Decide where your book fits (if it does fit). No one likes hearing it, but there are certain guidelines to follow when writing in specific fields. If you are writing an action/suspense novel, then your primary emphasis is on action. That's not to say that you shouldn't have good characterization, but you should not emphasize the characters at the expense of slowing down the action. Remember the perspective of the reader: when they bought your book, or picked it up to read, why did they do that? What are they looking for?
As I've said before, the second most important thing an aspiring writer should do (with writing being number one) is read. Read everything you can get your hands on in the field you are trying to write in. Read the published authors in your field. Read the good ones. Read the bad ones. Dissect the books and try to find commonalties, then find where some authors were a little different.
Walk into a bookstore and look at how it is laid out. You have a fiction section; a mystery section; a science fiction section; etc. etc. You should be intimately familiar with the section that you propose to write in. You should know who the authors are. You should know who the publishers are. You should be a member of the appropriate writer's group, for example, Sisters In Crime for mystery writers. Optimally, you should go to a writer's conference where a writer in your field will be and try to get information first hand. Go to the library and look up copies of Publishers Weekly and go through the reviews and see what is being published.
I am not saying that you have to fit into a genre. I am simply saying that most writers do. If you look at the recent history of publishing, there are certain names that stick out: King, Clancy, Crichton, Grisham, etc. What each of these have in common is that they basically "launched" a new genre. That's not to say that there weren't horror books before Stephen King, but it is to say that somehow King did something a little different and broke open the field. In the same manner, Tom Clancy is the leader of the pack in military techno-thrillers.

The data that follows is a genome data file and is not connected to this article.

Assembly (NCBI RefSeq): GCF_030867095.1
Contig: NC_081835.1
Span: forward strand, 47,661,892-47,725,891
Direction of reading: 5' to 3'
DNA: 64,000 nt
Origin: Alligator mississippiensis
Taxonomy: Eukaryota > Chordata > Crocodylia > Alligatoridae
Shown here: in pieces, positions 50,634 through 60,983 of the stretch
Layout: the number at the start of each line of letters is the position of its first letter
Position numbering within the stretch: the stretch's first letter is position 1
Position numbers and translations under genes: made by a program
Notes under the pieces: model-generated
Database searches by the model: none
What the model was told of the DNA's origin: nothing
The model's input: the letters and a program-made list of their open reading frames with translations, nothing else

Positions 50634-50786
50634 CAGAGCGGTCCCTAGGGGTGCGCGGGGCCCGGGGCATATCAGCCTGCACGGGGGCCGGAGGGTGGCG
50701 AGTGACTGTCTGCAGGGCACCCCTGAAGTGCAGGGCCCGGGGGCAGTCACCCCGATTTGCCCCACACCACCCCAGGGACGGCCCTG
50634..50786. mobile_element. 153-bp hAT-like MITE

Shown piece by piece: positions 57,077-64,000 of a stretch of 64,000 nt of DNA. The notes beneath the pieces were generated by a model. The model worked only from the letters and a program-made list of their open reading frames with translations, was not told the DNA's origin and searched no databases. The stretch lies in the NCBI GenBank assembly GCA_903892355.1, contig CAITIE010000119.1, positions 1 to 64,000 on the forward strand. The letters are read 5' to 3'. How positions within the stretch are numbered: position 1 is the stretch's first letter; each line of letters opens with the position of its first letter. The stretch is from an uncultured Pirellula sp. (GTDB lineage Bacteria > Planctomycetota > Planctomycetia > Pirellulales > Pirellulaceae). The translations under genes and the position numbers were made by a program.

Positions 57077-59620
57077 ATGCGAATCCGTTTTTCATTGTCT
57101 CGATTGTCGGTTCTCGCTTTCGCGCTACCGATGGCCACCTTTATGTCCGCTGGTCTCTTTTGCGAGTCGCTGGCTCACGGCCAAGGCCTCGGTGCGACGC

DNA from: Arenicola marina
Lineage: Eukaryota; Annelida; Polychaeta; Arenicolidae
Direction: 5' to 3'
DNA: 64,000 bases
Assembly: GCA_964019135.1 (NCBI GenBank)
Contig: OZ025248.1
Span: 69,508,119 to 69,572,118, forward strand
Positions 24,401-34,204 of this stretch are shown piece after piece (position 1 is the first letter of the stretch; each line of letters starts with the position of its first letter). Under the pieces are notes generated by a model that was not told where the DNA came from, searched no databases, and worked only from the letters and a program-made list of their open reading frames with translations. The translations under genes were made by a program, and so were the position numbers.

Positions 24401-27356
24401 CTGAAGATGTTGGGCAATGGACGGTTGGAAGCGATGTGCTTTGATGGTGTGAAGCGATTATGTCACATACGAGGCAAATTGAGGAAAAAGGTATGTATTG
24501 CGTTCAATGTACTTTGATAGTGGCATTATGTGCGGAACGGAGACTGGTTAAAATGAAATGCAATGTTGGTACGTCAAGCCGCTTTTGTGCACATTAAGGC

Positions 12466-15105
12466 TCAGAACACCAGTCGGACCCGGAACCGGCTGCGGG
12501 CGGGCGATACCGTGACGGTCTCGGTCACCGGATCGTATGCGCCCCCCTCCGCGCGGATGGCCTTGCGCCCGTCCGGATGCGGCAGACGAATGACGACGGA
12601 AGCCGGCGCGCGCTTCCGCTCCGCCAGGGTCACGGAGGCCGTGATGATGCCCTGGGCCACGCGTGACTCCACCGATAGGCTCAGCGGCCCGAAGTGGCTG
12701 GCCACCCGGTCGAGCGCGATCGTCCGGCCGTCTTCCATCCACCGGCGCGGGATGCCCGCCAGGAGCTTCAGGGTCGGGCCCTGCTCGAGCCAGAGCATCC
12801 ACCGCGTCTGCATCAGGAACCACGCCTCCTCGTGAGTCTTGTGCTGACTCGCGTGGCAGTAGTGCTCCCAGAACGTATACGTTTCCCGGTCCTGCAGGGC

Sometimes when I talk to other writers, I realize that pretty much everything has been done before. The secret is to do it better and/or do it slightly differently with a new twist.
As I will discuss at length in the business section, though, you really cannot try to beat the market place. The time lag between concept and being in the bookstore for most authors averages around three years. So while lawyer books might be hot this year, don't count on it being hot by the time you get that book done and marketed. Write what you can write and what you want to write. I remind you of genre only to make it easier for you to study what has been done to help you do what you want to.
There are times when you don't want to fit in a genre. One of my publishers doesn't want to list my AREA 51 series of books as science fiction because they feel they can reach a broader audience if they label it mainstream. Mainstream is what everything that doesn't definitely fit into one of the categories of genre—which are basically: science fiction/fantasy, mystery and romance—goes.
A key thing to remember, also, is that your story does not have to be enjoyed by everyone. If you are writing a romance and you hand it to someone who has never read—nor likes— romance novels, to read and critique, don't expect very good feedback. If one person in ten out of your writer's group says: "Hey, I really liked that." then think about it—ten percent of the selected population liked your story. If ten percent, or even one percent, of the people who enter a bookstore wants to buy it, then you have a bestseller.
Earlier I mentioned that it seems like most aspiring writers (and writing programs) disdain genre and try to write books about "life". But go back to my analogy to being a student of architecture. The reason I always suggest to a new novelist to write a genre novel or two first before moving on to the Great American Novel is because it is like the architecture professor giving his student a set of blueprints and saying: "Here's a rough set of guidelines of buildings like the one you want to build—and all these guidelines worked. Now, use these as a reference and design your own."
Putting a novel together is so difficult that any way you can help yourself in the beginning is useful and, not to beat this to death, but making not only the subject of your novel, but the format, a familiar one will help you. If you read five romance novels a week, then you have "studied" romance writing quite a bit. You know the format. The flow of the book. You even know quite a bit about the business end (you know authors, publishers, and the market.).
I'm not saying write "formula" books. I will talk about this again in the business section. The point, though, is that genre is not only the way publishers look at books and categorize them, it is also the way readers categorize books.
Another helpful aspect of understanding what genre you are writing in, is that there are writers groups for most genres. Sisters In Crime comes to mind (address in Appendix 4). There are science fiction groups, mystery groups, and fantasy groups. There are also conventions and workshops designed specifically for those areas, such as Boucheron.
Regardless of genre, your goal should be to write the best possible book you can both in terms of plot and characterization.
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